An Architectural Guidebook to Portland

Ever look at a building and wonder, “Who built THAT?”

I have. After we moved to Portland in 1995, I wandered around downtown, looking at the city’s variety of historic, beautiful, and (sometimes) awful buildings, and wondered about the stories behind them. This led me to write a book on the subject: An Architectural Guidebook to Portland (Oregon State University Press). From the back cover:

Written for both layperson and professional, An Architectural Guidebook to Portland is filled with history and photos that demonstrate why this city is one of the most admired in the nation. Portland’s civic planning, historic preservation, and overall attractiveness are all explored in detailed profiles of structures ranging from 19th-century cast-iron front buildings to sleek modern skyscrapers.

Many of my Portland photographs are here. While I took most of the book’s pictures, Brian Libby was kind enough to share many of his. Oh, and for an “amusing” story about this book, check the bottom of this page.

Reviews for An Architectural Guidebook to Portland

“I salute (Bart King) for having done what several years of work by Portland’s leading architects, designers, and historians were unable to do, and for doing a very good job of it. [This book] is much more comprehensive than its predecessors . . . The notes are conversational, frequently expressing criticism and wit. If you have been looking for a guide to Portland’s architecture, I recommend this one.”

— Al Staehli, Historic Preservation League of Oregon

“This is no mere guidebook. The text is rich in Portland history and anecdotes, and as a bonus, Bart King isn’t afraid to wax downright poetic when the mood strikes him. This wonderful book . . . is a plethora of riches, an irresistible read and a fine guide to many of Portland’s unique buildings and areas. The photos are a treasure in-and-of themselves.”

— Dan Hays, The Statesman Journal

“Bart King’s book is Architecture 101, but a more fun. It provides brief historical descriptions of approximately 250 Portland structures “that have distinguished or disgraced themselves in some interesting fashion.” For those who have found themselves admiring the wide variety of architectural styles abundant throughout the city, it offers the perfect amount of interesting and enlightening information in a very accessible format.”

— Sarah Gianelli, The Oregonian

“Author Bart King has done a great job with this book; 250 entries, many photos and maps and an index. Using this book will help you get to know Portland better.”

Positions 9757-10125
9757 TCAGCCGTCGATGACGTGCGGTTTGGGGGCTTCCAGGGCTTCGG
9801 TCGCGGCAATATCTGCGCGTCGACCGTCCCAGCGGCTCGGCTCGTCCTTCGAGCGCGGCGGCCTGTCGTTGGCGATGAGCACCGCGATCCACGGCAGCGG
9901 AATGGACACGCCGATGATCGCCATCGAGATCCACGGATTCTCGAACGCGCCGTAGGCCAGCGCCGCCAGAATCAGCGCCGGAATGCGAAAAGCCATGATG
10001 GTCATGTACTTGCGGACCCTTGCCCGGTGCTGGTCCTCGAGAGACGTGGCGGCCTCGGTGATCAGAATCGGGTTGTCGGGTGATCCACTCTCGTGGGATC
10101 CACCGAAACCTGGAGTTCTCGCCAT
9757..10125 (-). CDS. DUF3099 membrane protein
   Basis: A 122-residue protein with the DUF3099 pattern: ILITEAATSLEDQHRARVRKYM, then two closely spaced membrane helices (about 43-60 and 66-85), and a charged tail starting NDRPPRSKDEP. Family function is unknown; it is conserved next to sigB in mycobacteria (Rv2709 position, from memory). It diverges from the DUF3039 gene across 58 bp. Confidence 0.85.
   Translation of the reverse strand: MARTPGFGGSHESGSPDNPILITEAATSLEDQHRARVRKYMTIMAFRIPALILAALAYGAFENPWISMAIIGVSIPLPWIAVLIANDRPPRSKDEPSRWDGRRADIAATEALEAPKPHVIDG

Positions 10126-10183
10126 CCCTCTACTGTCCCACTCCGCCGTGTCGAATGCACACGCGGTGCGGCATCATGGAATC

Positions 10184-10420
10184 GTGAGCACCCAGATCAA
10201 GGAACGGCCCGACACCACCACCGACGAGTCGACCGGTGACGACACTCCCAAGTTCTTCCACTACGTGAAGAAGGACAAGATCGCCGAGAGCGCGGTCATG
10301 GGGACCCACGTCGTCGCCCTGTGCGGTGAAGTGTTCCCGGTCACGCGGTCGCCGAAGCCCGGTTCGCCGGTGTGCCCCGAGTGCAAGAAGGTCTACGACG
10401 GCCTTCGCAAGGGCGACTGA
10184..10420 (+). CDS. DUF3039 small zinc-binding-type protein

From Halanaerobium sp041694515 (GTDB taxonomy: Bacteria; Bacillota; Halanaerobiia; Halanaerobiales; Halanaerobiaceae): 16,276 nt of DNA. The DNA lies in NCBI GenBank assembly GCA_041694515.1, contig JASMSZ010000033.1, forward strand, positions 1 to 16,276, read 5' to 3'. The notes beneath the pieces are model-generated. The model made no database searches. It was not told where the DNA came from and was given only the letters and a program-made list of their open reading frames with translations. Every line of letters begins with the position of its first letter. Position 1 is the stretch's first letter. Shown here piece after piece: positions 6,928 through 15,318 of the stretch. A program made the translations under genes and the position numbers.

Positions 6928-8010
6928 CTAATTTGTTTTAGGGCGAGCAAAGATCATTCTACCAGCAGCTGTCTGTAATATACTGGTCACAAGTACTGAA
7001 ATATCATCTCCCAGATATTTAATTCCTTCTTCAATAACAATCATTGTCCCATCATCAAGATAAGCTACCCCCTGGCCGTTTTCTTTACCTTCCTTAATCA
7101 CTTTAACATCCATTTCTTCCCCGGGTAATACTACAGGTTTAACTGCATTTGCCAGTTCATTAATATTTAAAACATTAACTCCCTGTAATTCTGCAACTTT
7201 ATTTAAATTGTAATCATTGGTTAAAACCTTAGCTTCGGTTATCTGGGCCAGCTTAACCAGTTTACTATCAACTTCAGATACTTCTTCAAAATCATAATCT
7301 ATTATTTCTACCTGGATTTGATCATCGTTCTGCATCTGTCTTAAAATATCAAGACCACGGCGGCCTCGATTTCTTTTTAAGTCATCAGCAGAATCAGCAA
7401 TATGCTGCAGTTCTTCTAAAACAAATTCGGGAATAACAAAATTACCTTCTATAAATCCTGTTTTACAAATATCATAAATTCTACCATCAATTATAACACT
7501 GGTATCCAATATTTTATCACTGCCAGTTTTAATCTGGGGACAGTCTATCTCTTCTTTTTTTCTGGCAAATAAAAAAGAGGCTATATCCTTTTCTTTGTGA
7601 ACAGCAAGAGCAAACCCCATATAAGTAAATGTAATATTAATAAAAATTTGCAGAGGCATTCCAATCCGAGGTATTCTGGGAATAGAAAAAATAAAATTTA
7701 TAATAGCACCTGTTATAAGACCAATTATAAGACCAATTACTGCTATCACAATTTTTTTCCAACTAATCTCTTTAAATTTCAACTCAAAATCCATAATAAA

— Virgil Rupp, East Oregonian

“As King’s comprehensive survey of Portland architecture reveals, ours is not a place for landmarks, but rather a fabric of smaller-scale new and historically preserved projects that achieve collective harmony . . . King not only examines the city’s architecture, but provides the social history behind it as well.”

— Brian Libby, Willamette Week

“(This book) would serve nicely not only as an informal introduction to historical trivia, but as a strong inspiration for those who might need a little motivation towards a deeper understanding of Portland …. it’s the tidbits that King drops along the way combined with the fact that the architectural descriptions help to transform the way one walks about the City …. Readers who are looking for a sideways entrance into their own study of Portland’s history might want to start with this seemingly unlikely An Architectural Guidebook to Portland.”

— The One True b!X

“This book should’ve been called THE Architectural Guidebook to Portland … excellent copy and photos …  every city needs their own book like this.”

Schlock Magazine


I did something naughty. In this book’s passage about the downtown tower that houses the architectural firm known as ZGF, I wrote:

Take a walk inside this building… ZGF occupies the bottom floors. In fact, if you go into its office holding a copy of this book, you’ll get a free pastry.

Why did I include this bit of harmless nonsense? I’m afraid there’s no explaining these things. Anyway, I wondered if anyone followed my suggestion until I got this message from a certain firm: